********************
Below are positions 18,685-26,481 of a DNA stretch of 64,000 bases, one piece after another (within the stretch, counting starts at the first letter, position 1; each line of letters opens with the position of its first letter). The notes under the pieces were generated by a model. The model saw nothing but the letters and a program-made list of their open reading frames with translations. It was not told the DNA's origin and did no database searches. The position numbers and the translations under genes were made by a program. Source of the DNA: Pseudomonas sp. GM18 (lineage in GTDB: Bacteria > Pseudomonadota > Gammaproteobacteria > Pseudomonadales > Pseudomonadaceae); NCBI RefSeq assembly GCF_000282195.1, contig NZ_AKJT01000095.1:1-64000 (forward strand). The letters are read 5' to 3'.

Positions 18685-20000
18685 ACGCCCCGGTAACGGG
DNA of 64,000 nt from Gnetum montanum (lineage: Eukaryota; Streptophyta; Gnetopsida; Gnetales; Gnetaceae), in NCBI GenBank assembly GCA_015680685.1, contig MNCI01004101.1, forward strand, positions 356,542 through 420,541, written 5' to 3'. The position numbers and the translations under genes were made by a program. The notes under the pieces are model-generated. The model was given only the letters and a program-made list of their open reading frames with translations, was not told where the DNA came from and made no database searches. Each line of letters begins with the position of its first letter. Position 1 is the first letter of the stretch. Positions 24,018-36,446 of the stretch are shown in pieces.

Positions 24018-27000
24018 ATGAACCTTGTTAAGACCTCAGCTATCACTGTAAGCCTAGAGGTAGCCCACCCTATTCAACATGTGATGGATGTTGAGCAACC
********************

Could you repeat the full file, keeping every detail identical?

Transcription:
Below are positions 18,685-26,481 of a DNA stretch of 64,000 bases, one piece after another (within the stretch, counting starts at the first letter, position 1; each line of letters opens with the position of its first letter). The notes under the pieces were generated by a model. The model saw nothing but the letters and a program-made list of their open reading frames with translations. It was not told the DNA's origin and did no database searches. The position numbers and the translations under genes were made by a program. Source of the DNA: Pseudomonas sp. GM18 (lineage in GTDB: Bacteria > Pseudomonadota > Gammaproteobacteria > Pseudomonadales > Pseudomonadaceae); NCBI RefSeq assembly GCF_000282195.1, contig NZ_AKJT01000095.1:1-64000 (forward strand). The letters are read 5' to 3'.

Positions 18685-20000
18685 ACGCCCCGGTAACGGG
DNA of 64,000 nt from Gnetum montanum (lineage: Eukaryota; Streptophyta; Gnetopsida; Gnetales; Gnetaceae), in NCBI GenBank assembly GCA_015680685.1, contig MNCI01004101.1, forward strand, positions 356,542 through 420,541, written 5' to 3'. The position numbers and the translations under genes were made by a program. The notes under the pieces are model-generated. The model was given only the letters and a program-made list of their open reading frames with translations, was not told where the DNA came from and made no database searches. Each line of letters begins with the position of its first letter. Position 1 is the first letter of the stretch. Positions 24,018-36,446 of the stretch are shown in pieces.

Positions 24018-27000
24018 ATGAACCTTGTTAAGACCTCAGCTATCACTGTAAGCCTAGAGGTAGCCCACCCTATTCAACATGTGATGGATGTTGAGCAACC